by William Doreski
Artwork; “Chillies” by Amanda Streetman
Eager for a change of clothes,
I rush to the men’s shop but find
most garments ugly or wrong-sized.
Bearskins only in grizzly,
far too big. Lambskins too small.
Cowhide trousers too tight, shirts
too crude and reeking of tannin.
So I’ll go vegetable. Fig leaves
fit all. Then a banyan wrapper,
milkweed and nettle for warmth.
A layer of magnolia blossoms.
A vest woven of budding twigs.
Shoes with pine uppers, teak soles.
Knit together with grapevine sash,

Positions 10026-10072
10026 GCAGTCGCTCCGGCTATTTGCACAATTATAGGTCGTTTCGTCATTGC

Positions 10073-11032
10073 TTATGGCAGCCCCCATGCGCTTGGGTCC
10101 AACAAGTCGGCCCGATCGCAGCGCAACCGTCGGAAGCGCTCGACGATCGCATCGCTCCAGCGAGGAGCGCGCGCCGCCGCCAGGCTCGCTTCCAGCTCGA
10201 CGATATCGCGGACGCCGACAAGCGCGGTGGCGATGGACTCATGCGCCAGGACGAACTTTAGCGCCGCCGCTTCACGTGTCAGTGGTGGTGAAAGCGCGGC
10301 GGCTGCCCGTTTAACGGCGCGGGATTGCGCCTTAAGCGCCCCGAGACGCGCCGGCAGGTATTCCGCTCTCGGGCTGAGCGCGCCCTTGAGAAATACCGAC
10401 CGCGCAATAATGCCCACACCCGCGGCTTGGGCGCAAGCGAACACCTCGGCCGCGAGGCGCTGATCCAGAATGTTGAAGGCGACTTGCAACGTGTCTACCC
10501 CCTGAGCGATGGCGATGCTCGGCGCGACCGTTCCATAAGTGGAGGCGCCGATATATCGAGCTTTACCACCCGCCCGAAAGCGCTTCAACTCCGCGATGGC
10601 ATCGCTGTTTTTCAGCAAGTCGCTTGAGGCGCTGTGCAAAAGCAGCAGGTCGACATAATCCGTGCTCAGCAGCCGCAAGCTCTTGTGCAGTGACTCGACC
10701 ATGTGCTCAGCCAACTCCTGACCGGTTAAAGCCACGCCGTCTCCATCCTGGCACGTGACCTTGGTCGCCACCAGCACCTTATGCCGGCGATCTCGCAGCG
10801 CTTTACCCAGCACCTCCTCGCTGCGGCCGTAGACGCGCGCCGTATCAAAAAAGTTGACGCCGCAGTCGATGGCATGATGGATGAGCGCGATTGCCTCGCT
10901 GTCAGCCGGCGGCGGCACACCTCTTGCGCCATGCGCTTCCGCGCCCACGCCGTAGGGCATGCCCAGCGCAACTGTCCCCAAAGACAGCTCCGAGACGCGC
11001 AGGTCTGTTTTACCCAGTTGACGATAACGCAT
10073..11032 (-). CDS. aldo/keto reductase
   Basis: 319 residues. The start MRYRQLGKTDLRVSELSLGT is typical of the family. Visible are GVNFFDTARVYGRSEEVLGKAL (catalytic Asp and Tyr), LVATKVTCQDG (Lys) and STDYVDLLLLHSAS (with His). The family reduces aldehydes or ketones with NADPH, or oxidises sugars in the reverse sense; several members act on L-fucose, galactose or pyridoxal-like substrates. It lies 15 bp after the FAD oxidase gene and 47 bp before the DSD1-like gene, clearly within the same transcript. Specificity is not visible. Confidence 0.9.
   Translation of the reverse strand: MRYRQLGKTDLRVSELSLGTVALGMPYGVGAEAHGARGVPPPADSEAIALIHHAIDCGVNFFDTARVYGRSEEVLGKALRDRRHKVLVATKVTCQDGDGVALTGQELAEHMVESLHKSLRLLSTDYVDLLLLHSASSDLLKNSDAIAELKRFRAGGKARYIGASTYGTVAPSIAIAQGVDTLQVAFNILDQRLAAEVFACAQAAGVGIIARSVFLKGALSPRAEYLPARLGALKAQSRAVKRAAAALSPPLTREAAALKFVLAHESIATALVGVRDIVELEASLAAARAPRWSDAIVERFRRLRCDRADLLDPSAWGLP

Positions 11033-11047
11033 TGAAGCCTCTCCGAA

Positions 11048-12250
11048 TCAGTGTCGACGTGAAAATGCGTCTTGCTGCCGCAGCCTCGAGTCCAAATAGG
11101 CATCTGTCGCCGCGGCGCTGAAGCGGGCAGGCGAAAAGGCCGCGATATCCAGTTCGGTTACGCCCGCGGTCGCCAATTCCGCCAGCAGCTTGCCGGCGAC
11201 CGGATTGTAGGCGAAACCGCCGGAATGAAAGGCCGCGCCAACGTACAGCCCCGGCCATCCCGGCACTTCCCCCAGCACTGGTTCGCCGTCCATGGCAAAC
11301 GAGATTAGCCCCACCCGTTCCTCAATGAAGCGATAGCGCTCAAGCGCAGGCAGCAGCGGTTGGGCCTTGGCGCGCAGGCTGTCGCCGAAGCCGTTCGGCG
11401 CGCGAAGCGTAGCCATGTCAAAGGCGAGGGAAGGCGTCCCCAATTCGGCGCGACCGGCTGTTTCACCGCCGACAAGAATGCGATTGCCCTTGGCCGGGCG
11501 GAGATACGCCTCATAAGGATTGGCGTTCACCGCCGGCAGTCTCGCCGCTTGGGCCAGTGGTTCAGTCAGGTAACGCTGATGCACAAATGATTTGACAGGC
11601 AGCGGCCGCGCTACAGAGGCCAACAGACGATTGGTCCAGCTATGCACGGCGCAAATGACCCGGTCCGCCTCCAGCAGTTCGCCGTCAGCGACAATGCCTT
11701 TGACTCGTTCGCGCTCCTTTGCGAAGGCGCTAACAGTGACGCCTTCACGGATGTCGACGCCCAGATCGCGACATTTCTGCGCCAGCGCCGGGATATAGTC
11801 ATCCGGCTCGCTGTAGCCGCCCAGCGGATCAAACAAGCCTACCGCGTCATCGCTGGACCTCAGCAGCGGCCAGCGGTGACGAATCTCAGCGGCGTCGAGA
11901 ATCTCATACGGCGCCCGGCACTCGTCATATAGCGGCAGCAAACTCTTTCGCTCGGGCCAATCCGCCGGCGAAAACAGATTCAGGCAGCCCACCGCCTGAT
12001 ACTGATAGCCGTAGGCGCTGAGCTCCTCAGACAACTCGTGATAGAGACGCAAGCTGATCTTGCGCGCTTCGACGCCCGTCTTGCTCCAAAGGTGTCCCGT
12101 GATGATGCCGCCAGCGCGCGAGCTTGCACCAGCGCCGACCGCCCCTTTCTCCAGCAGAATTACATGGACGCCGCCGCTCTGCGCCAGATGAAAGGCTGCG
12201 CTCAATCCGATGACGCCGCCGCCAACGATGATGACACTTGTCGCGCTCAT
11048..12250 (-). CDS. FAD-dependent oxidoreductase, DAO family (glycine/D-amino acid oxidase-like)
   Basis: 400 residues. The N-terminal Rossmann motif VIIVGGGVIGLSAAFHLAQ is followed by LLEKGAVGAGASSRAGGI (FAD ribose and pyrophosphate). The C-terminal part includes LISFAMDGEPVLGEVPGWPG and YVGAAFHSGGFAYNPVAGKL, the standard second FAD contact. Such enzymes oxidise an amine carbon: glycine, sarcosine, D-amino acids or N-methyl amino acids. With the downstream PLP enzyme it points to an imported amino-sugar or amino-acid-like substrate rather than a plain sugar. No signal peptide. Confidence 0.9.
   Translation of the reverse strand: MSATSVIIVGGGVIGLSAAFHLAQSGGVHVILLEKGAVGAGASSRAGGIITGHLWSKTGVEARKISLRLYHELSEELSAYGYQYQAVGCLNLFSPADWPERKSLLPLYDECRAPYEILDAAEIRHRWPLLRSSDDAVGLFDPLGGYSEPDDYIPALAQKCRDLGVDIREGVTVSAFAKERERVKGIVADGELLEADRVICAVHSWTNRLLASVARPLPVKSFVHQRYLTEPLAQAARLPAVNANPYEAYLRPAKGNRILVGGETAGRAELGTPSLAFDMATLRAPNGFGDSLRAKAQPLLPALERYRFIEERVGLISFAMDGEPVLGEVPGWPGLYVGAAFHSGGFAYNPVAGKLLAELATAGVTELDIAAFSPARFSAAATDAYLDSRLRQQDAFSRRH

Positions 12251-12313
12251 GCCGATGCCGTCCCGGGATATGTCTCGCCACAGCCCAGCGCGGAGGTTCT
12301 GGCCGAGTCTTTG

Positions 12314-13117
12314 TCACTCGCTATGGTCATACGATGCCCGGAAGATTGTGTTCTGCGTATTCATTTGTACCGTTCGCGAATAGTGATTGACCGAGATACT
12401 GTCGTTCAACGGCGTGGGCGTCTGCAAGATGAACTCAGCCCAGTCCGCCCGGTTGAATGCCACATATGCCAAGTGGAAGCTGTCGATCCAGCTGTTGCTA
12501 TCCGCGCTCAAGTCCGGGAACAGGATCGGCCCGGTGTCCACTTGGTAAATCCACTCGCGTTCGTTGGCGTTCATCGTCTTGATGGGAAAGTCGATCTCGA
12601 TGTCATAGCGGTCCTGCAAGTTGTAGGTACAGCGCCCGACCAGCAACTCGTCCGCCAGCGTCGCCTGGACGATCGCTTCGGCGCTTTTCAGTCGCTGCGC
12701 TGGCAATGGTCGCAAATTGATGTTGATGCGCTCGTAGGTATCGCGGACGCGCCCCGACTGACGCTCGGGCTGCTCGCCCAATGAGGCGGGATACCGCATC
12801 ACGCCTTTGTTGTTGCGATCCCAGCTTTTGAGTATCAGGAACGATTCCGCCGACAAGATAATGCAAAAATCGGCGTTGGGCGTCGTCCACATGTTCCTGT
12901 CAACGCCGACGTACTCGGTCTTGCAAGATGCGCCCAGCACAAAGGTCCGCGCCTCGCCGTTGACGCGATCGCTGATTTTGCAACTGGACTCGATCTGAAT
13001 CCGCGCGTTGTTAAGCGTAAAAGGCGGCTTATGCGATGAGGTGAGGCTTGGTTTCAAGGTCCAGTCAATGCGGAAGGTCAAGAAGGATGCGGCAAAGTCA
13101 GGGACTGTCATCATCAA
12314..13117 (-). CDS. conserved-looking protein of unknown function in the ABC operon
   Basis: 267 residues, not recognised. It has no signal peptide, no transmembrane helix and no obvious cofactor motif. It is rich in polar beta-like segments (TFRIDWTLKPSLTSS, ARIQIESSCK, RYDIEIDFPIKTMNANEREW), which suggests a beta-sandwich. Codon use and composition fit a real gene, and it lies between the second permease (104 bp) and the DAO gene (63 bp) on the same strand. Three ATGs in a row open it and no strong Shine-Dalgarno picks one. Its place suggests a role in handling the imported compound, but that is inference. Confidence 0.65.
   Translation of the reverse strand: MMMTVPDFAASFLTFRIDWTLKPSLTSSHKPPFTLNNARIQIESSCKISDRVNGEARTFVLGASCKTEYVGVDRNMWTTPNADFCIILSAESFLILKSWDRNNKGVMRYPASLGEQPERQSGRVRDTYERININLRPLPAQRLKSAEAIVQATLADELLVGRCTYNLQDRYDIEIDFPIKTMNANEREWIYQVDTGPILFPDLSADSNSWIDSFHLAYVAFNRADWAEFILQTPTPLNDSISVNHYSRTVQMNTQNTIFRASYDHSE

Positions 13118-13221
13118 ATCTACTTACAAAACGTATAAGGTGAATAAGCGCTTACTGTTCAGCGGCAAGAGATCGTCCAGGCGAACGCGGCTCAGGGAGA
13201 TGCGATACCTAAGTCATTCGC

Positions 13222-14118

I’m an anthropomorphic figure
by Giovanni Stanchi, late
of Rome. His creatures sport fruit,
and once I flower in the rain
fruit will follow: apples, pears,
mangoes, melons, orange and peach.
Garbed in this healthy regalia
and creaking like a forest
I’ll march to the conventional hall
to deliver the keynote address
from a script printed on the peels
of a hundred green papaya.
If I had found a bearskin that fit
I’d growl that address in tones
no one would dare to dispute.
But as a fruit salad I’ll present
myself so armored in calm
no one will think to question
the most cubist of my conjectures.
My leaf-cover sighs and rustles
as the breeze inspirits me.
The rain, as I had expected,
brings forth flowers everywhere,
rebuking the diesel bus odors
with gusts of tropical splendor
fresh on the tip of the tongue.